Dismissing speculation about 2018 being a come-back year for the IT sector, the president of the industry body Nasscom (National Association of Software and Services Companies), R Chandrashekhar, said, “That’s the problem, that people proclaim a major revival very quickly.”
“Neither was a decline predicted nor a sudden massive revival or change this year,” he told the media here.
Stating that there is always a phase-lag and that many things can happen in-between, Chandrashekhar said outlook for the current calendar year is “cautiously positive”.
He conceded that no doubt the global outlook was looking up as “the global economy, the US economy and all of that...are all looking positive.
However, it does not immediately translate into bigger prospects for the industry,” he cautioned. “It isn’t yet time to say it (challenging times) is all over....now we are seeing everything being great and all that... No,” he stressed.
The short-term prognosis for the global economy is good; US economy is doing well, which usually does translate into greater IT spending even though it may not be visible today. But the time it (IT spending) takes and to what magnitude is something which really needs to be monitored closely, he said.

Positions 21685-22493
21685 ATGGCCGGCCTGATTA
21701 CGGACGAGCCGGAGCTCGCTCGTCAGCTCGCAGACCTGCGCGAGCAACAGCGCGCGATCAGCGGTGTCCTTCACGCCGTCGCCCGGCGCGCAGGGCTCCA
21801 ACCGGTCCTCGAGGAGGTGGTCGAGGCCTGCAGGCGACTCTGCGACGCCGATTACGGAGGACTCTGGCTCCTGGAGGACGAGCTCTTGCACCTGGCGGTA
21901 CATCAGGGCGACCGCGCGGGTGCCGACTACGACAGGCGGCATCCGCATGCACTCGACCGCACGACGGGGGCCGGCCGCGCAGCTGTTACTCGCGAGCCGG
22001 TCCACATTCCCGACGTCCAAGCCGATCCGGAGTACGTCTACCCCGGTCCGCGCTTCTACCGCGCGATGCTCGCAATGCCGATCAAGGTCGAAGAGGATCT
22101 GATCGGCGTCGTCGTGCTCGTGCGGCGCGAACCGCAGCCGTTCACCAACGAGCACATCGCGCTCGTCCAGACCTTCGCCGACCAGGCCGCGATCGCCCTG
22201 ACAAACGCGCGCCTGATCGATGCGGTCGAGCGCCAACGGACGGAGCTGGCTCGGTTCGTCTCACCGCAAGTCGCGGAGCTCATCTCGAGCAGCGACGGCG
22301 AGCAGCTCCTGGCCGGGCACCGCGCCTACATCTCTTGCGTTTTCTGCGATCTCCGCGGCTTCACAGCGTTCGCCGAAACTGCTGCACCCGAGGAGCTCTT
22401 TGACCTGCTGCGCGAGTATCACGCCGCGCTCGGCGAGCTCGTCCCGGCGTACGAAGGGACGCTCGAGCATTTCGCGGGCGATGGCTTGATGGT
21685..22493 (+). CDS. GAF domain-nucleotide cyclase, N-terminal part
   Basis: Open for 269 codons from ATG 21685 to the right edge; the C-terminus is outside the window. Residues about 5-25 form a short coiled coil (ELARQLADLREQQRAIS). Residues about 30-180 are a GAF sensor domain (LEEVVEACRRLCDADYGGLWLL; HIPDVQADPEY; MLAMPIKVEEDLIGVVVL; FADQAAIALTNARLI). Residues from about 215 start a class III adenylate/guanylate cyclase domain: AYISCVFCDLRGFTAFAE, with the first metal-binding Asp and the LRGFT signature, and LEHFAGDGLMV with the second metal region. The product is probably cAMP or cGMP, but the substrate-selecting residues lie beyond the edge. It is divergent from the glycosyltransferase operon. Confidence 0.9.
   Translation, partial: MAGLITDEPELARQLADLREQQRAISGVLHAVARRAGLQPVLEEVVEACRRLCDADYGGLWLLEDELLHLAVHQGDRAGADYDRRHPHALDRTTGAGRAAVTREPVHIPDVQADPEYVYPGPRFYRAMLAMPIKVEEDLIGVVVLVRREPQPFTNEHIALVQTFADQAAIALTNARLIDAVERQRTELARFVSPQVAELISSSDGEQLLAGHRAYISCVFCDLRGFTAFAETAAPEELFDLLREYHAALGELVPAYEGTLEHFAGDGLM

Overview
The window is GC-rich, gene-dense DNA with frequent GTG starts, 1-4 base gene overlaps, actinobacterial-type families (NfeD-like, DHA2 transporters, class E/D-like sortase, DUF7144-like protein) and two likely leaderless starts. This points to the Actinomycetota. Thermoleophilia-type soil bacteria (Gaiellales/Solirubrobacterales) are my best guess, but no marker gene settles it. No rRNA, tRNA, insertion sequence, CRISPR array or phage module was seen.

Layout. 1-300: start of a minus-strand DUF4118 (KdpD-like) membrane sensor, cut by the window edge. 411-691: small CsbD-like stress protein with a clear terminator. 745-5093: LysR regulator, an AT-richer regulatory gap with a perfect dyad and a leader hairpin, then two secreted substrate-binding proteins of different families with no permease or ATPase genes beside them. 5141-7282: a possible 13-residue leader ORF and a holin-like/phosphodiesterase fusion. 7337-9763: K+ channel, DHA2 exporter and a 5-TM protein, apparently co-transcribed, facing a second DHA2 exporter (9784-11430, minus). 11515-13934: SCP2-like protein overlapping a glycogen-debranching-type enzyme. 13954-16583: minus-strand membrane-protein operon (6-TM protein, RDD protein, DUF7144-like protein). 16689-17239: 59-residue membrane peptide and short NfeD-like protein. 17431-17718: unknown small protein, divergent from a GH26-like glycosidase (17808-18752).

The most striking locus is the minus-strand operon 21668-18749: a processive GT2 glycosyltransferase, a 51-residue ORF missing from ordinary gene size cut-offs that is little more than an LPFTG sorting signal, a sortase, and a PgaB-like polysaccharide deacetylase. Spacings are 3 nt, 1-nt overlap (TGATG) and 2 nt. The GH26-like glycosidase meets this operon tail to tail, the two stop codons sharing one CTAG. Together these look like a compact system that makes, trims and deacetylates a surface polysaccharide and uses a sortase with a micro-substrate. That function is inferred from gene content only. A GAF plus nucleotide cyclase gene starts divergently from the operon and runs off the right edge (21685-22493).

‘Old challenges’ continue and none of them have disappeared, he said, adding, some of them may have abated, while some others may have reduced either in immediacy or in their magnitude of impact.
“And then there are new ones like continued small administrative actions in the US which have been there... that don’t individually have a big impact, but collectively they add up to a number of negatives,” he said.
“So, all those things are now a part of business in a global industry which is dealing with de-globalisation and anti-globalisation,” he said.
On the industry working towards more digital influence, and subsequent revenues, he said Nasscom has been consistently saying that there are only three things India needs to focus on, “skilling, skilling and skilling.”